Bill Clinton is 70

bill_clintonBill Clinton has long confounded me. In 1992, I was somewhat suspicious of the guy some of the nastier pundits dubbed Slick Willie. I certainly did not vote for him in the primary, choosing either former Senator Paul Tsongas (MA) or now-governor Jerry Brown (CA).

I watched Clinton pretty much every time he was on TV, from that surreal saxophone playing on The Arsenio Hall Show to that less-than-comfortable interview, along with Hillary, on 60 Minutes.

Ultimately, I picked him for the general election, making Bill Clinton the first person in my 20+ years of voting for President who actually WON. It may have been because I had tired of Reagan’s third term of George H.W. Bush, with a President so isolated that he didn’t understand a pricing scanner.

Like so many before them, Bill and Hillary failed to enact a health care plan. I didn’t fault them, but it was a lot of political capital spent. Meanwhile, in other areas, I was disillusioned.

After promising to end the ban on gays in the military, the compromise was “Don’t ask, don’t tell,” which was quite unsatisfactory to me, in some fundamental way, worse than the ban. And he attacked the safety net that was welfare as though he were a Republican. His emphasis on more incarceration, which he has since repudiated, did not win me over.

And I had serious doubts about the Telecommunications Act of 1996, which was supposed to create greater competition among providers, so that, theoretically, someone would compete with Time Warner Cable in this market; I had my doubts, and they seem to have been justified.

I did not vote for Bill Clinton in 1996, choosing Green Party candidate Ralph Nader instead. But when he was ultimately impeached for cheating on his wife – OK, lying to Congress about cheating on his wife – it seemed like an inappropriate use of Congressional power. In retrospect, it was especially galling when the Republican leadership had engaged in arguably more reprehensible activities.

In mid-September 1998, I happened to have been staying at Boston Park Plaza Hotel when Vice-President Gore, Senator Edward Kennedy (D-MA), and other dignitaries were going to be at the hotel for a fancy (read: high-priced) fund-raising dinner.

I looked from my upper story room saw several hundred protesters. They were split about 50/50 between those who were upset with the President and the effect his behavior had on the country, and those outraged by Kenneth Starr, the special prosecutor, who put all of the lurid details about Bill and Monica Lewinsky on the Internet at a level with may not be noteworthy now, but assuredly was then.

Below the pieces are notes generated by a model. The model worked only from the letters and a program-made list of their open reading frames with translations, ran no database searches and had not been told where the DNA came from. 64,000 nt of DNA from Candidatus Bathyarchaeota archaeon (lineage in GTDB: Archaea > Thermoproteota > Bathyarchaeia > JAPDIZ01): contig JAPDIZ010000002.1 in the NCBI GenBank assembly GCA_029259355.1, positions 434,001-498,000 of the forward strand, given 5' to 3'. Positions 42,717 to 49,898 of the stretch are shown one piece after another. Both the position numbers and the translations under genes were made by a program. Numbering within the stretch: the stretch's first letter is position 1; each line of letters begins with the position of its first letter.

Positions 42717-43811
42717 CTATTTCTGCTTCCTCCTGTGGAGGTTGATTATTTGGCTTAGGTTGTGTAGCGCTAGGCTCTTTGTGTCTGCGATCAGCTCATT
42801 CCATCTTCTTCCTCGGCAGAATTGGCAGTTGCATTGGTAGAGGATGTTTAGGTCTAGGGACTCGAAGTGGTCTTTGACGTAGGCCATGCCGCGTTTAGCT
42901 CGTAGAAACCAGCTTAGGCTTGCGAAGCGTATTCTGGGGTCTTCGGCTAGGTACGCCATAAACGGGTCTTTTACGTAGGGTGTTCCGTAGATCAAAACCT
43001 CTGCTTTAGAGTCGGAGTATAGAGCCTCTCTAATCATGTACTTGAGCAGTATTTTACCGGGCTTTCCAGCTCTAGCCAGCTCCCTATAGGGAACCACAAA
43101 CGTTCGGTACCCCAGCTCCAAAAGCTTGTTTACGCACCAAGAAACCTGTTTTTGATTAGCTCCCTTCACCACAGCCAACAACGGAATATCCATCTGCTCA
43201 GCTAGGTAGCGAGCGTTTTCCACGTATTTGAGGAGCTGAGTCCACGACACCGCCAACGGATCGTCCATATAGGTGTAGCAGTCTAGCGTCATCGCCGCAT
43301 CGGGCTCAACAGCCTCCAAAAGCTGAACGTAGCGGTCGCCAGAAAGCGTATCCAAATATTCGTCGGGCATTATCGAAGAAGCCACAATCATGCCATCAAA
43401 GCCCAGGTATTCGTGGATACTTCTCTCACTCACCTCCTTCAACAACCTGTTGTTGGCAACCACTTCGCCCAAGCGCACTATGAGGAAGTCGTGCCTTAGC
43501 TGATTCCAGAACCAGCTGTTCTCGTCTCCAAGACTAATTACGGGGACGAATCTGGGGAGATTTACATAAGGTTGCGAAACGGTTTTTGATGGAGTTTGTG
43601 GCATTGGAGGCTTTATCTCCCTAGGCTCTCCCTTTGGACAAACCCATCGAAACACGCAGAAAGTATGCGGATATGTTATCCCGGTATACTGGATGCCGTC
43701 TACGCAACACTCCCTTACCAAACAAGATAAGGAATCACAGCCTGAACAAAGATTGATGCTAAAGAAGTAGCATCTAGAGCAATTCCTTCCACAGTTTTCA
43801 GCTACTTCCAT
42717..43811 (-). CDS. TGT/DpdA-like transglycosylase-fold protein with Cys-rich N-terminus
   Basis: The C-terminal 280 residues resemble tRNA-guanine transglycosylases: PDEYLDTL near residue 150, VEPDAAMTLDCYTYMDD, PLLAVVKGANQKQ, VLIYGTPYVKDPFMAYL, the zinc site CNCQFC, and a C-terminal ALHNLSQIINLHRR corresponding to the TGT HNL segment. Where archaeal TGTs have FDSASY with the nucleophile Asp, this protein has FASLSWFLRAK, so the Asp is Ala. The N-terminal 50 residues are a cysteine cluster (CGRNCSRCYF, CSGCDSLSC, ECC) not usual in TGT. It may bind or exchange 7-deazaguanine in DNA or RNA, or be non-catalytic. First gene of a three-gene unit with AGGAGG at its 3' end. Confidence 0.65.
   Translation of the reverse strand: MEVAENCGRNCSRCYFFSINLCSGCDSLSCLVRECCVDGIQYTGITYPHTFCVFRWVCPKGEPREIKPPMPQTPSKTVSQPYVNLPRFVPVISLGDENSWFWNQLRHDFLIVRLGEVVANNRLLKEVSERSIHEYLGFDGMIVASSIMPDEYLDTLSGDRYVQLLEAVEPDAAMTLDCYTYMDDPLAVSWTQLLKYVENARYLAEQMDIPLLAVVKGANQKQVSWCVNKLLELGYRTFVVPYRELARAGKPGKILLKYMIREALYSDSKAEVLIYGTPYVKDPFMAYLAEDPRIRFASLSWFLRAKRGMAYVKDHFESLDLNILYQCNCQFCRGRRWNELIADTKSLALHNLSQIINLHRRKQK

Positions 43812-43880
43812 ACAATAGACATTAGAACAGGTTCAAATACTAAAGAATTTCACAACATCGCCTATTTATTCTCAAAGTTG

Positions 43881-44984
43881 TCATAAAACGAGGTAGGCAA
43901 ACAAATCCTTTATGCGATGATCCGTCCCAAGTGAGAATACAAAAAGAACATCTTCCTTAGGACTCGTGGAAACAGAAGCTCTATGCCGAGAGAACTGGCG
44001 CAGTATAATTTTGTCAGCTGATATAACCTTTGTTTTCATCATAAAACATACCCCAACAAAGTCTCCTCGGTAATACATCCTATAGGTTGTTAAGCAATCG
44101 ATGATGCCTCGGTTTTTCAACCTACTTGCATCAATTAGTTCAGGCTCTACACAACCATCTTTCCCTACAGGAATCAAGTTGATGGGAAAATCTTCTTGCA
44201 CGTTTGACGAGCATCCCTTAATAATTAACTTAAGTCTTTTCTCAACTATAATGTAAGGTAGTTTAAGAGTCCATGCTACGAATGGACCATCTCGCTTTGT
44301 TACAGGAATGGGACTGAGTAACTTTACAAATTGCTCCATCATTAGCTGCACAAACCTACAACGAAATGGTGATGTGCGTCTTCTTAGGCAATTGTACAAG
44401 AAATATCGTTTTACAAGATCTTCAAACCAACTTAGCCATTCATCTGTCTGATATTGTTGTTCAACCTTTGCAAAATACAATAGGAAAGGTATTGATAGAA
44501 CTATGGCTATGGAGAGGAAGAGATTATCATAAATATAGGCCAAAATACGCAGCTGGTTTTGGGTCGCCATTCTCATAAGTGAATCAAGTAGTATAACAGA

(Ironically, Ken Starr got booted from his position at Baylor University, for his poor handling of a sex scandal. Monica Lewinsky gave a famous TED talk about the effect of the scandal on her, and cyberbullying generally.)

I’m not sure what to make of the Clinton Foundation. The goals appear noble, but at least the appearance of scandal troubles me.

Bill Clinton is generally seen as a great asset in his wife’s Presidential campaigns of 2008 and 2016, but I remain unconvinced. His astonishingly bad judgment in meeting with Loretta Lynch while Hillary was being investigated over her emails boggles. He ended up besmirching the reputation of Lynch and FBI Director Comey while making the eventual non-indictment look like the fix was in.

But at the Democratic National Convention, Bill Clinton stopped embarrassing Hillary with an emotional speech, telling “an intimate story of how they fell in love and built a remarkable political partnership.

“The…former president chronicled his wife’s accomplishments from working to end housing discrimination to launching a children’s advocacy group in Arkansas to negotiating peace deals as secretary of state.”

A Daily Kos writer proclaimed that the speech was a success because even his dad liked it, and he was no Bill Clinton fan.

I continue to be fascinated by the 42nd President. He is the big kid mesmerized by the balloons at the DNC, and a master manipulator, Rhodes scholar smart, yet perplexingly inept. The term used a lot back c 1998 about him was compartmentalization. If it were true then, I think it’s more accurate now.

I think Hillary, as a woman, takes more heat for the sins of “the Clintons” than he does. He’s more personable, has that flirtatious twinkle in his eye.

What YOUR take on Bill Clinton?

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